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ADRA offers aid to stranded refugees in Greece due to the closing of the Balkan borders

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With the closing of the "Balkan route," which led refugees to northern European countries, tens of thousands of migrants are forced to live in dilapidated conditions.

April 12, 2016

ADRA International Staff


ADRA offers aid to stranded refugees in Greece due to the closing of the Balkan borders

Photo of a refugee camp in Greece. [Photo courtesy of ADRA International]

Balkan borders have closed to refugees seeking safety in Europe. The Adventist Development and Relief Agency (ADRA) has turned much of its attention to refugees and migrants stranded in Greece, and those seeking legal asylum.

GREECE

ADRA’s emergency response team (ERT) was deployed to Greece in March. Staff members from ADRA Slovakia have been distributing hygiene kits to refugees in Idomeni, as well as providing psychosocial support to many in the camps who have been traumatized by their experiences.

The ADRA network is also implementing a larger project across three camps to continue hygiene kit distribution and psychosocial counseling, but also to include distribution of fresh food and information leaflets.

With borders currently closed, Greece has become the front line of the European crisis. There is a growing bottleneck for refugees and migrants traveling from Turkey, with close to 100% crossing by sea to Greek islands. From there, most travel by ferry to mainland Greece and continue their journey to Idomeni on the border with Macedonia, where they remain because they are no longer allowed to cross.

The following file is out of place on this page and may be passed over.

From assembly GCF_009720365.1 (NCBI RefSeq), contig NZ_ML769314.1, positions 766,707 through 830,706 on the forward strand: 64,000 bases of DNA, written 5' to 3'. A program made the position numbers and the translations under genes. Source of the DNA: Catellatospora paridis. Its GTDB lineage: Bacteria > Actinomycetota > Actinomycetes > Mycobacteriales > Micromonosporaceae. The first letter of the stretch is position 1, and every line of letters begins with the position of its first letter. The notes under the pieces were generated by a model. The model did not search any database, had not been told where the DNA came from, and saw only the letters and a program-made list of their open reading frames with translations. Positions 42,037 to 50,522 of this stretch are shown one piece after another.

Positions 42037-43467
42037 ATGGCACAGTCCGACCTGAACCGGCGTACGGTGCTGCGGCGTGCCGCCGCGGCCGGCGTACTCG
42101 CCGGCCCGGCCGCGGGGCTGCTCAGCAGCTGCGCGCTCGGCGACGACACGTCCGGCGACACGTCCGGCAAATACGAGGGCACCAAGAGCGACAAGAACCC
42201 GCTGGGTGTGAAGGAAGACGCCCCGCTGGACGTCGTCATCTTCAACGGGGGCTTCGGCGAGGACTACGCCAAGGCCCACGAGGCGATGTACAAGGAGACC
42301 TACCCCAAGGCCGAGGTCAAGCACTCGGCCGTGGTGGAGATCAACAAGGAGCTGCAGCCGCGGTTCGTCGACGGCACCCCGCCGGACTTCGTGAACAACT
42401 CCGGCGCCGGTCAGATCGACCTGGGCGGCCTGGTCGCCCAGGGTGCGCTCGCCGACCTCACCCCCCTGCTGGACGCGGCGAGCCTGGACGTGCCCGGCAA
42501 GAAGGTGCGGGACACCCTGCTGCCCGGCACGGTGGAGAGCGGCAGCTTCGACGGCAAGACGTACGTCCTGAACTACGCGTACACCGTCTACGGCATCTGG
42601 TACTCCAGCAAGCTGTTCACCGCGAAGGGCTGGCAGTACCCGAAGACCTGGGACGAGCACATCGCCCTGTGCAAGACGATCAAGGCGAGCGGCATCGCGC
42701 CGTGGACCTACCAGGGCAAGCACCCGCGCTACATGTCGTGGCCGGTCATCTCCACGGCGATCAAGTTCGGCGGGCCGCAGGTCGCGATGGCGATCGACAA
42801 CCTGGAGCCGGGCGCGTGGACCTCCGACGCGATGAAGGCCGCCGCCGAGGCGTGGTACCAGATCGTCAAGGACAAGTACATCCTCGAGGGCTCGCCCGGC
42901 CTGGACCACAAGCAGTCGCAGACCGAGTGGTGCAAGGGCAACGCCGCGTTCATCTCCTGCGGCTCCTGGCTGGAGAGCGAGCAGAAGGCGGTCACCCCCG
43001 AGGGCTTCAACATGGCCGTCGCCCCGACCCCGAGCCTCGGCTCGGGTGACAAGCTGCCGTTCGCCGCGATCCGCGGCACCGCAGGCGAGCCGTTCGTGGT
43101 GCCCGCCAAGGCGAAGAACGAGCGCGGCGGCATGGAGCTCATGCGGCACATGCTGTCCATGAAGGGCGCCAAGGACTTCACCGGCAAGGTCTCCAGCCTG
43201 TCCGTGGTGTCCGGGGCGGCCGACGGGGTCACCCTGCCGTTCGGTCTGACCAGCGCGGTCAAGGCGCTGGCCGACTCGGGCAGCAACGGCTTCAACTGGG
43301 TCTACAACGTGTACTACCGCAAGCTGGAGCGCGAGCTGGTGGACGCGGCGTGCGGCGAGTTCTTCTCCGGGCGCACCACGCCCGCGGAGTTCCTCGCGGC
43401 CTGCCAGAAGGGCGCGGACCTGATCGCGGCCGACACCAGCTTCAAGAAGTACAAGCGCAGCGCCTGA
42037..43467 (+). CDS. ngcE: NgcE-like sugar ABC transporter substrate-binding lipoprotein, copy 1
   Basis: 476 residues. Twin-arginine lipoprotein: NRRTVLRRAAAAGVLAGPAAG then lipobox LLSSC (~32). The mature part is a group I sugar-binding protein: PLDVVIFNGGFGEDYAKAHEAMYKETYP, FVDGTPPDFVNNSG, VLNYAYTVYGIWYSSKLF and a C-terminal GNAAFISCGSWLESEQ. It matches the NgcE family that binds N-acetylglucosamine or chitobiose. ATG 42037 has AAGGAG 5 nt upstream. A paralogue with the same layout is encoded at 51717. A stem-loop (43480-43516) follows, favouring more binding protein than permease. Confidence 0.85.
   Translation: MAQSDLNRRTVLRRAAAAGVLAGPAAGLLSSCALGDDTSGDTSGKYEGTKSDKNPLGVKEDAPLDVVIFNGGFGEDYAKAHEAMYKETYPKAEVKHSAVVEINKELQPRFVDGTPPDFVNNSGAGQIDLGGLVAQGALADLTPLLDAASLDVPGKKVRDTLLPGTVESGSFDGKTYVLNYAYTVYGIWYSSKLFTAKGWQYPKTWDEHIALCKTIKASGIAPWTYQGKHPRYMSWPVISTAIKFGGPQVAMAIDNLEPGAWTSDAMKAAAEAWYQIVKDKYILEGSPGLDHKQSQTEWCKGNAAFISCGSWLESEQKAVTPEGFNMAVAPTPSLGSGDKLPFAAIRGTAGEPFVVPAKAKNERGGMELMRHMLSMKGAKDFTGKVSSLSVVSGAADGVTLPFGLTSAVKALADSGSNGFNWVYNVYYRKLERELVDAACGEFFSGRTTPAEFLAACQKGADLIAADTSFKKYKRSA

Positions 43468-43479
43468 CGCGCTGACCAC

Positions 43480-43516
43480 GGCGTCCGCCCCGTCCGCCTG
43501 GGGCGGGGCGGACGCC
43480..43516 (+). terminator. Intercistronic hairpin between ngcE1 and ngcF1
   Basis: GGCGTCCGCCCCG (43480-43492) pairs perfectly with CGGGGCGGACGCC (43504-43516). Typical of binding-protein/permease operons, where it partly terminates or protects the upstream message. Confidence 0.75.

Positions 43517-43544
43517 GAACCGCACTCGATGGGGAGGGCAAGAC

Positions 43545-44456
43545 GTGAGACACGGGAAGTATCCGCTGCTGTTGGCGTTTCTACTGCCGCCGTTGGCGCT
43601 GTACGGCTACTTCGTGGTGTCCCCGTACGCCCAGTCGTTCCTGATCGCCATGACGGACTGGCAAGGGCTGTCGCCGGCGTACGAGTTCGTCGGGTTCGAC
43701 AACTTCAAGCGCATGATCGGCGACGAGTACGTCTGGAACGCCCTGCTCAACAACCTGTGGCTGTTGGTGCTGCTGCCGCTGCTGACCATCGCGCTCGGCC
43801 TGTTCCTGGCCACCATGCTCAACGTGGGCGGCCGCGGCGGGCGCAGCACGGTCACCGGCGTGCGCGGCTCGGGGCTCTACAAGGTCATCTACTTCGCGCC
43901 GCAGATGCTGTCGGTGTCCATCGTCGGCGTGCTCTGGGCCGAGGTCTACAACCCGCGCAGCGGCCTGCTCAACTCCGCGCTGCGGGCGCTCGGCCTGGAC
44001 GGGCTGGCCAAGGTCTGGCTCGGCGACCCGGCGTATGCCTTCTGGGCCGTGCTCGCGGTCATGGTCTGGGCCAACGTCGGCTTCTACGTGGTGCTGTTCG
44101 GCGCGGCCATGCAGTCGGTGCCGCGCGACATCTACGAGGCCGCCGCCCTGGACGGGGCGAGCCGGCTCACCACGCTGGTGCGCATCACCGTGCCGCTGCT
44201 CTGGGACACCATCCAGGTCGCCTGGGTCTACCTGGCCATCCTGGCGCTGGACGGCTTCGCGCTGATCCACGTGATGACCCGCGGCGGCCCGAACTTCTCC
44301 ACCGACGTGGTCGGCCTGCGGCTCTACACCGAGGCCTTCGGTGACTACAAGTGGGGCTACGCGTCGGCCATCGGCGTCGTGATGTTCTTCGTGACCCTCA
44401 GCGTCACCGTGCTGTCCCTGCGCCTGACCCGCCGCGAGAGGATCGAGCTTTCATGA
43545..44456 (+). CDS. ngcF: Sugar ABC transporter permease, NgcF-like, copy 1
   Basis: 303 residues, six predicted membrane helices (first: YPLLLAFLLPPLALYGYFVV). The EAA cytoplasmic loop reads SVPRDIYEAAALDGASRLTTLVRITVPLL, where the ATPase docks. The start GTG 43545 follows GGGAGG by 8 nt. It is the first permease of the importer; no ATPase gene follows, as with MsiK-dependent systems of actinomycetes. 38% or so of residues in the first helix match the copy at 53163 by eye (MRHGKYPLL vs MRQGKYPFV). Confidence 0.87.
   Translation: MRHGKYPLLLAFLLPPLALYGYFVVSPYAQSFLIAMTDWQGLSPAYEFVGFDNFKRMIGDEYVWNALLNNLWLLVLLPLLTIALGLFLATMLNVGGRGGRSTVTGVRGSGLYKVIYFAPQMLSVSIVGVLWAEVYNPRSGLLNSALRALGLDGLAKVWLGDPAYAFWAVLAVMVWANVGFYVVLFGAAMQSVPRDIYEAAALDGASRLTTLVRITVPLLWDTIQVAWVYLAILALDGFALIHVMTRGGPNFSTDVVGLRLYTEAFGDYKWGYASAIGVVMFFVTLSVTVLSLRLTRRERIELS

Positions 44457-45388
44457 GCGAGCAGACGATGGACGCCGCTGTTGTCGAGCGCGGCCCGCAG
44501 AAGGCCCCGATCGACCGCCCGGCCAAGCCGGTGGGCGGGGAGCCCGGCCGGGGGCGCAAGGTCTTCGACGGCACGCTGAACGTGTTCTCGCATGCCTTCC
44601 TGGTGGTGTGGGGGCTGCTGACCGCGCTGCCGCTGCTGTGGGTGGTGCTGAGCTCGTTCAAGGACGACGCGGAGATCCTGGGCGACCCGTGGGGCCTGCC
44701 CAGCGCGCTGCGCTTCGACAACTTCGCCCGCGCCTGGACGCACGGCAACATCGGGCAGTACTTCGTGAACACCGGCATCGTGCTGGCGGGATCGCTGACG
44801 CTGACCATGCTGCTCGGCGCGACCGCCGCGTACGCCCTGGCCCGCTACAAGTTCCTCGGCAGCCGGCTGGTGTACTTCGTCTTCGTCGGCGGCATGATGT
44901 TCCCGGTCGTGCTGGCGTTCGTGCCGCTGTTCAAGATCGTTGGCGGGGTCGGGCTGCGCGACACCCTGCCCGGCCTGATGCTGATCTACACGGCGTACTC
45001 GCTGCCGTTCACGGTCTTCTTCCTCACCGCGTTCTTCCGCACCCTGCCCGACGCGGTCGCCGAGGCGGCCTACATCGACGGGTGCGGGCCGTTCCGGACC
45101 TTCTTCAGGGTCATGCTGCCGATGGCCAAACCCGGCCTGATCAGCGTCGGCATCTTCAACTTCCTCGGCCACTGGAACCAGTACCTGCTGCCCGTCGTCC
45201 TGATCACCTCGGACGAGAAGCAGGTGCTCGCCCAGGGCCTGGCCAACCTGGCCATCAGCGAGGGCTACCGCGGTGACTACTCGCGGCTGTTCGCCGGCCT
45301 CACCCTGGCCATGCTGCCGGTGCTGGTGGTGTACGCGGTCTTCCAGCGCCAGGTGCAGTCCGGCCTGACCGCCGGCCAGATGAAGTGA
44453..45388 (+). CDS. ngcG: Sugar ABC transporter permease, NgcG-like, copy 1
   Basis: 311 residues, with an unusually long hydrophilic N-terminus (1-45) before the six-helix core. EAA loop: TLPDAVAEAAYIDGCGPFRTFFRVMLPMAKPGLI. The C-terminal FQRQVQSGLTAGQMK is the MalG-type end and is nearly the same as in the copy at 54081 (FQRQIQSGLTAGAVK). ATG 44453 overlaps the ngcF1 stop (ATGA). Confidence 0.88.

The refugee camps in Greece were built as a short-term solution for those traveling through to other destinations, and the deplorable conditions are not suitable for the length of time that families are now staying. The UNHCR estimates as many as 44,000 are trapped here, and 60% of those still arriving by sea are now women and children who suffer the most from long queues for food and inadequate shelter and hygiene.

An agreement between the European Union and Turkey has added much uncertainty to the volatile situation as boats have now started returning small numbers back to Turkey.

ASYLUM SEEKERS

New refugees are not able to cross Balkan borders, but many remain in those countries seeking legal asylum. The numbers are much smaller than the tens of thousands that ADRA staff were dealing with on a weekly or daily basis.

A few examples of ADRA’s current work in these countries:

ADRA Macedonia has established a children’s play zone, where little ones can play with toys and parents, often mothers traveling with children alone, are able to take a break.

ADRA Slovenia is working diligently in local centers where asylum seekers are residing. There are many gaps in providing for this group because of the rapid shift in refugee strategy.

ADRA Serbia’s information center in Belgrade is providing essential assistance to asylum seekers, helping connect them to local services and items they need.

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